TOKYO — THE results of a closely watched special parliamentary election have given Japan's fractious opposition parties something to celebrate and its ruling coalition a firm sense of the difficulties that lie ahead.
Voters in Aichi Prefecture, which includes the industrial center of Nagoya just west of Tokyo, elected an opposition lawmaker to the upper house of parliament on Sunday by an overwhelming margin. The upper house is a largely ceremonial body, but yesterday politicians and analysts were busy assessing the race's symbolic meaning.
Although Japan's political life has been refreshingly quiet since the Diet (parliament) elected Prime Minister Tomiichi Murayama at the end of June, the Aichi race has revived the ongoing discussion about the emergence of new alignments.
Mr. Murayama heads a coalition that consists mainly of the Liberal Democratic Party (LDP), the dominant political force of postwar Japan, and his own Social Democratic Party. It is an odd arrangement, since the LDP and the Socialists were rivals for almost four decades, but the coalition members claim a shared ideology based on the respect for Japan's pacifist Constitution. And they have offered stability after a year of political upheaval.
The two parties together backed a former United Nations official named Jiro Mizuno. Murayama, along with a host of other politicians, took time to stump for him. But Mr. Mizuno lost by a landslide.
The race showed the Socialists and the LDP have a long way to go in convincing voters bygones should be bygones. Political commentator Yoichi Masuzoe calls the Aichi race a ``fatal blow'' to the ruling coalition, since it underscores how skeptical voters are about the union of Socialists and the LDP. Murayama himself concedes the ruling parties failed to coordinate their activities.
The winner was a former federal bureaucrat, Yuzuru Tsuzuki, who took 43 percent of the votes, compared with Mizuno's 25 percent. He was backed by Japan's eight main opposition groups.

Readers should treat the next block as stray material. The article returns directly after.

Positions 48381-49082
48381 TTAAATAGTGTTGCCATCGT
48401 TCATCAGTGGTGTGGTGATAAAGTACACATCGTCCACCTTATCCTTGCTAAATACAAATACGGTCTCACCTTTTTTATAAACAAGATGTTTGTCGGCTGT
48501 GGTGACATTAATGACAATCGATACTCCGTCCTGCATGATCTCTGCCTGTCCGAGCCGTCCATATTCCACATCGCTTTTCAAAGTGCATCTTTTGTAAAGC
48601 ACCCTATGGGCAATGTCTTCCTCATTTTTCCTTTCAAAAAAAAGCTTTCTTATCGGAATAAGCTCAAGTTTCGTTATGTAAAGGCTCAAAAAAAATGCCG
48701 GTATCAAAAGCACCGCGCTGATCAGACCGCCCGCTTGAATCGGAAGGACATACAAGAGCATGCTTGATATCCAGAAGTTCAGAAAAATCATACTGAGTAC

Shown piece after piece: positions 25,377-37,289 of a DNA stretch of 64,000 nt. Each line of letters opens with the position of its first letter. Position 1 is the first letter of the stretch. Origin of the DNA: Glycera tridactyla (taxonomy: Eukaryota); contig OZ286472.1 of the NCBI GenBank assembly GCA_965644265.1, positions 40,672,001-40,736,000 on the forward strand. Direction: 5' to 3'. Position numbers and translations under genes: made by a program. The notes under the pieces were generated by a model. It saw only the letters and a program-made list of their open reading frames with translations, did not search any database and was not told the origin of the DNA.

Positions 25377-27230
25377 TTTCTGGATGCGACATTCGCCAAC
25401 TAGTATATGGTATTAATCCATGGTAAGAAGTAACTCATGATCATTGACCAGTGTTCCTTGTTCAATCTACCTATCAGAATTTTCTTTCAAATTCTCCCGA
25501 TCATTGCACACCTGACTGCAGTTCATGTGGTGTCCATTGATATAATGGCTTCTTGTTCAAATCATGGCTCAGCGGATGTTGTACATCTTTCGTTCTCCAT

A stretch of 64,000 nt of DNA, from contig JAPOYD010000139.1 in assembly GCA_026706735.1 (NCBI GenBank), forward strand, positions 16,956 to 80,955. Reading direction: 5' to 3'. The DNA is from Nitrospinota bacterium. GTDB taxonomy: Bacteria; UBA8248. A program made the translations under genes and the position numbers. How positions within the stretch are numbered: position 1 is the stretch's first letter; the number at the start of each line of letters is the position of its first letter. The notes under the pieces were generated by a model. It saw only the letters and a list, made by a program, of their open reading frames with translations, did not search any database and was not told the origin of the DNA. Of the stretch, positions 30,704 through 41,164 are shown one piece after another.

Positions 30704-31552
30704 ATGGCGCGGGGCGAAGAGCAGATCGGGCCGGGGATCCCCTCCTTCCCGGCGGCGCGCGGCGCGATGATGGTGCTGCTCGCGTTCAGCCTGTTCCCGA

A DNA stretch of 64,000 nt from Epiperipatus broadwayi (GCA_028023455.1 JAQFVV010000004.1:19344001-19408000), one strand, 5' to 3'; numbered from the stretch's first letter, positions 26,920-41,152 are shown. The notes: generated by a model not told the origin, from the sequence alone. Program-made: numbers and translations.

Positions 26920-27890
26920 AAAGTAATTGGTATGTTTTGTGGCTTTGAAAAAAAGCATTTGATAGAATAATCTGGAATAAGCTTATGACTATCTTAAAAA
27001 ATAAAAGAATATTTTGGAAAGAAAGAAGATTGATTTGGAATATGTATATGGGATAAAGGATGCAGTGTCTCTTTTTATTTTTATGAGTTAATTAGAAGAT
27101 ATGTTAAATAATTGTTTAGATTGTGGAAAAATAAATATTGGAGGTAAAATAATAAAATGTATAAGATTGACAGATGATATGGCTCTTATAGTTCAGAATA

Led by onetime LDP politicians who have been abandoning the party for more than a year, the opposition immediately claimed Mr. Tsuzuki's victory as evidence that the public is on its side. These groups managed to wrest power from the LDP a little over a year ago, and ran two coalition governments of their own until the LDP and the Socialists teamed up at the end of June.
Since then, they have had difficulty getting organized. Leaders have repeatedly promised the formation of a large, single party to counter the LDP-Socialist group, but many Japanese have been skeptical about the politicians' ability to find common ground.
A unified opposition would likely advocate a more internationally active Japan, a policy that could involve changes to the Constitution.
Even though the opposition groups have so far found real unity elusive, the Aichi race suggests that they can work together. A former prime minister named Toshiki Kaifu - who quit the LDP and joined the opposition in June - took it upon himself to lead Tsuzuki's campaign. Mr. Kaifu is from Aichi, so he risked great embarrassment in taking so public a role in this campaign. Conversely, he can now lay claim to a leading role if the opposition groups can coalesce.
Tsuzuki's victory may very well help them do that. ``It will speed their efforts to get together because they taste success from cooperation,'' says John Neuffer, who watches Japanese politics at a corporate think tank called the Mitsui Marine Research Institute in Tokyo.
Now the politicians will go back to their drawing rooms. Murayama's coalition maintains a firm majority in the Diet, so the near future promises more calm. But upcoming local elections and an upper house election next summer will give both sides opportunities to replay Aichi on a much broader scale.